Soy -- a super food once so hot it got its own logo -- is looking a little pedestrian these days, with sales slumping on everything from soy milk to leading meatless-hamburger brands.
The $2.6 billion market for soy food and beverages plummeted 16% from 2008-10, according to a report from market researcher Mintel, which projects another 17% drop from 2010 to 2012. Analysts suspect a variety of factors are at play, including rising soybean prices, new alternatives and the fickleness of health-conscious consumers.
Soy has "lost a little of its luster," said Rick Shea, a food-marketing consultant and former Kraft marketing executive. "People are realizing there isn't necessarily one magic bullet ... so they are broadening their use of [health] foods."
Marketers are responding. Silk, long-known for its soy milk, now also sells almond milk and coconut milk. "Lighter users of soy milk ... are being drawn to the new varieties in the category, like almond and coconut," said Jennifer Hartley, marketing director for Silk, which is owned by Dean Foods., suggesting that taste is a motivating factor.
Regular variety Silk soy milk still leads the nondairy milk category with 35% share, but sales fell 14.6% to $206.6 million in the year ending March 20, according to SymphonyIRI. Meantime, almond milk sold by competitor Blue Diamond has made strong gains, moving up to third place with $70.2 million in sales. Silk's almond milk, introduced last year, and coconut milk, released in January, are also rising.
In the soy food sector, slumping categories include baby food, cookies, snack bars, soy cheese and frozen desserts, according to Mintel, whose report does not include sales from Whole Foods, Trader Joe's and Walmart because the figures were not available. The meat-substitute category has held its own, with frozen meat-substitute sales increasing 4.1% from 2008 to 2010 and refrigerated alternatives up 16.8%.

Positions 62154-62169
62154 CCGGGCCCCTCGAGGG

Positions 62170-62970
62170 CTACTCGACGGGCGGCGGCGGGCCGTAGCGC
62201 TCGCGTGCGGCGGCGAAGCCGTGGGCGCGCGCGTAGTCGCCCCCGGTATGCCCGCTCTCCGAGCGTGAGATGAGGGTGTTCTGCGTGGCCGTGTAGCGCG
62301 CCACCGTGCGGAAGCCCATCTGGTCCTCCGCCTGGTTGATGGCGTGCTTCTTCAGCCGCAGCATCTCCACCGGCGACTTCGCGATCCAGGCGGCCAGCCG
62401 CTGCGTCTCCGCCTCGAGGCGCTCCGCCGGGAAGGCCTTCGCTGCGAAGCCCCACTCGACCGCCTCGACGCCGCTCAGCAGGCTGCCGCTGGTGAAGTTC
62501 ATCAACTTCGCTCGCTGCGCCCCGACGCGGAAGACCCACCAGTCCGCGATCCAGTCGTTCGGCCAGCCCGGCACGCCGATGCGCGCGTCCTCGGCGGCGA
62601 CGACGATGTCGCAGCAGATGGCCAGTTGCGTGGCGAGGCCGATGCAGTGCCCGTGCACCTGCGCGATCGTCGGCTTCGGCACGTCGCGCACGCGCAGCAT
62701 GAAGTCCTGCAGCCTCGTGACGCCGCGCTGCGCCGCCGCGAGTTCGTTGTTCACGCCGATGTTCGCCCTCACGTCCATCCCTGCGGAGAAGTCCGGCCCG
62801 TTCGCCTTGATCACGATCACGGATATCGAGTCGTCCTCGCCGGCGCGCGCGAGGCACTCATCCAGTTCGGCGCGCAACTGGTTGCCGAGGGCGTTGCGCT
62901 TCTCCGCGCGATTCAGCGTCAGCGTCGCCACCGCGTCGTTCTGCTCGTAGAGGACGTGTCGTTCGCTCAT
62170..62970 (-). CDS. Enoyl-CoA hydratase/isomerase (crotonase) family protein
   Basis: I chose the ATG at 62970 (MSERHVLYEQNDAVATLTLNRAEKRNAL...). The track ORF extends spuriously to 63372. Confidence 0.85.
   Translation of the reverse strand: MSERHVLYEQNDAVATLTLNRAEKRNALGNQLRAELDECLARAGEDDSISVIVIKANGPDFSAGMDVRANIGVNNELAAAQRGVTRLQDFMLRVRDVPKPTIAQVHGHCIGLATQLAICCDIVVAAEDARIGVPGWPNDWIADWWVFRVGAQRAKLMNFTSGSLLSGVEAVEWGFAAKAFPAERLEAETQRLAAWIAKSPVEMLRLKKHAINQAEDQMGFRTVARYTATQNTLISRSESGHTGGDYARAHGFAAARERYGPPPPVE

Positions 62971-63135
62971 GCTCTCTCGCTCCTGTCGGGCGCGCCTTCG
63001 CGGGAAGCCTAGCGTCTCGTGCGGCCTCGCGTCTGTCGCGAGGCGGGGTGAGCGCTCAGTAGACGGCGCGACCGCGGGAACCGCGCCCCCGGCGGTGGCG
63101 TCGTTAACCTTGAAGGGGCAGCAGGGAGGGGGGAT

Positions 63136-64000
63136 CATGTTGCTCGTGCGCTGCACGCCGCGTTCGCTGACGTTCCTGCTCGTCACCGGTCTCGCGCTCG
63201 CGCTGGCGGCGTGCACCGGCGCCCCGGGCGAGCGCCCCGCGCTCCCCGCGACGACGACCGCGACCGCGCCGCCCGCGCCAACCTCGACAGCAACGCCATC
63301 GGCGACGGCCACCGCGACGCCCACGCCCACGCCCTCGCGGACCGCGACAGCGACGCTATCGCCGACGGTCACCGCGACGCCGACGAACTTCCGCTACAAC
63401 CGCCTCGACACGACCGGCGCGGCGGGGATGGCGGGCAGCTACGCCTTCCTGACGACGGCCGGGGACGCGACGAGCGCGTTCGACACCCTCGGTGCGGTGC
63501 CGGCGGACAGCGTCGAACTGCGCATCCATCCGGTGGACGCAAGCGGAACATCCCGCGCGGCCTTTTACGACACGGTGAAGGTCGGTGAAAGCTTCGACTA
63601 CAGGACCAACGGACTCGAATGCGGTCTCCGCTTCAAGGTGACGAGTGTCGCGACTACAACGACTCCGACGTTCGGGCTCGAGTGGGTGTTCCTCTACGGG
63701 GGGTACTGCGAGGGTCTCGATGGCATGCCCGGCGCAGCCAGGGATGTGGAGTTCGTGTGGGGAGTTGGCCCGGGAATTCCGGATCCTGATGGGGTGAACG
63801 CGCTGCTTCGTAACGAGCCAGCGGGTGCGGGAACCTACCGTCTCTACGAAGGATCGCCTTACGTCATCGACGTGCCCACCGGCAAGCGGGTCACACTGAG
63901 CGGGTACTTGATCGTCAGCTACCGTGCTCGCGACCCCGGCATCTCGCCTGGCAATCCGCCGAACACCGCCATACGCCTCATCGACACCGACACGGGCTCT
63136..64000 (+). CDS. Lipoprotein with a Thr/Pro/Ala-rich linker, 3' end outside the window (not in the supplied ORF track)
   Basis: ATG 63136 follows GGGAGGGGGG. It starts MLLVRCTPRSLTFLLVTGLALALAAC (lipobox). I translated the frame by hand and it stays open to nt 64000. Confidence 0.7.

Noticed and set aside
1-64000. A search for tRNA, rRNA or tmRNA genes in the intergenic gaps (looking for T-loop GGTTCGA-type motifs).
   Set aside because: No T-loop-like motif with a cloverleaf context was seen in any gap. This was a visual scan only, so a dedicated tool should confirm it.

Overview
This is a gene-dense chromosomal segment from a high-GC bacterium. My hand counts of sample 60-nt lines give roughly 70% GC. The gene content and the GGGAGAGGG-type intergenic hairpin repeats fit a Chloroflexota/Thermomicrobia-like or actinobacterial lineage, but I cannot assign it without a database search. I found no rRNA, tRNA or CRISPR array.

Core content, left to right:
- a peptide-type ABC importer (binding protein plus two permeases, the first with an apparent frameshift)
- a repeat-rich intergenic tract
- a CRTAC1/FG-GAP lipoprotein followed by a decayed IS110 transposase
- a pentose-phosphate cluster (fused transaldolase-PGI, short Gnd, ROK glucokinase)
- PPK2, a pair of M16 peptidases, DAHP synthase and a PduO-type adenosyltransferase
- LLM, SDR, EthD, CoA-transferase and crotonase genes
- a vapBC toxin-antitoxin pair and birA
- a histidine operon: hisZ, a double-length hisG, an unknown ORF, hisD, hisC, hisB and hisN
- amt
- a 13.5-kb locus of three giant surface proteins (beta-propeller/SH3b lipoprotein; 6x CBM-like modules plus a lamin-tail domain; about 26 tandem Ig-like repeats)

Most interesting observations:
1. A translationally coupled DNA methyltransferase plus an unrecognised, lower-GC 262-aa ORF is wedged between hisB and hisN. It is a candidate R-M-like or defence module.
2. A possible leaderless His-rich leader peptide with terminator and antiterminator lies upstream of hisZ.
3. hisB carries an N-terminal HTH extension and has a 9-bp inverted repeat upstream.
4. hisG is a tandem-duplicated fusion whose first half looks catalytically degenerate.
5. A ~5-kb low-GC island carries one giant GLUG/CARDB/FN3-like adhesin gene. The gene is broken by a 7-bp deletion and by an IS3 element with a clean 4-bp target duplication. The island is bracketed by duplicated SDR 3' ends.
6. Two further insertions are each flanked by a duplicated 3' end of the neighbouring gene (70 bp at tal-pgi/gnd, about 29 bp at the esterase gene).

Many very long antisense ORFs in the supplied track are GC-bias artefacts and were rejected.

But as of late, sales for some biggest brands have flat-lined. Morningstar Farms' frozen meat substitutes, owned by Kellogg Co., fell 2.3% to $109.5 million in the year ending March 20, while Kraft Foods-owned Boca brand dropped 4.2% to $38 million, according to SymphonyIRI. New competition is also coming from companies such as England-based Quorn Foods, which markets frozen burgers, chicken and other products made from "mycoprotein," a fungus-based substance that the company touts as being high in fiber, low in calories and good for digestion.
"You're seeing a lot of innovation in the vegetarian and vegan category. Soy isn't the only alternative any longer," said Carlotta Mast, editor in chief of NewHope360.com, which covers the health-food market. Indeed, soy was missing from many of the hottest products at the recently held Natural Products Expo West, a leading natural and organic trade show. Among the favorites cited by NewHope360, which produced the show, included Kootenay Kitchen Vege Pates from North of 49 Naturals, touted as "dairy/egg/ soy free," and Food for Lover's Vegan Queso, made from nutritional yeast.
Soy gained momentum in the 1990s and broke through as a health-food darling in 1999 in the wake of an FDA decision that cleared the way for marketers to promote soy proteins as reducing the risk of heart disease. Soon after, commodity giant Archer Daniels Midland Co. formed alliances with food makers to mark soy products with a "NutriSoy" logo, which today still designates products with at least 6.25 grams of soy protein per serving.
"It became a catch-all that people couldn't get enough of ," said David Browne, author of the Mintel report. Mr. Browne worked at Whole Foods in the 1990s and remembers women buying soy nuts "almost like a medicine."
But in recent years, the soy industry has dealt with conflicting news reports about cancer risks. Because soy has estrogen-like chemicals, there's been some fear that it could increase the risk of breast-cancer recurrence in survivors, but research presented at recent meeting of the American Association for Cancer Research allayed those fears.
At the same time, soy innovations have slowed since peaking during the low-carbohydrate craze of the mid-2000s, according to Mintel. Now, gluten-free products are the rage, as marketers from General Mills to Anheuser-Busch introduce products catering to consumers with gluten intolerances.
"Gluten-free products are fueling their own growth through innovation," said Phil Lempert, who runs Supermarketguru.com. "Soy got lazy."
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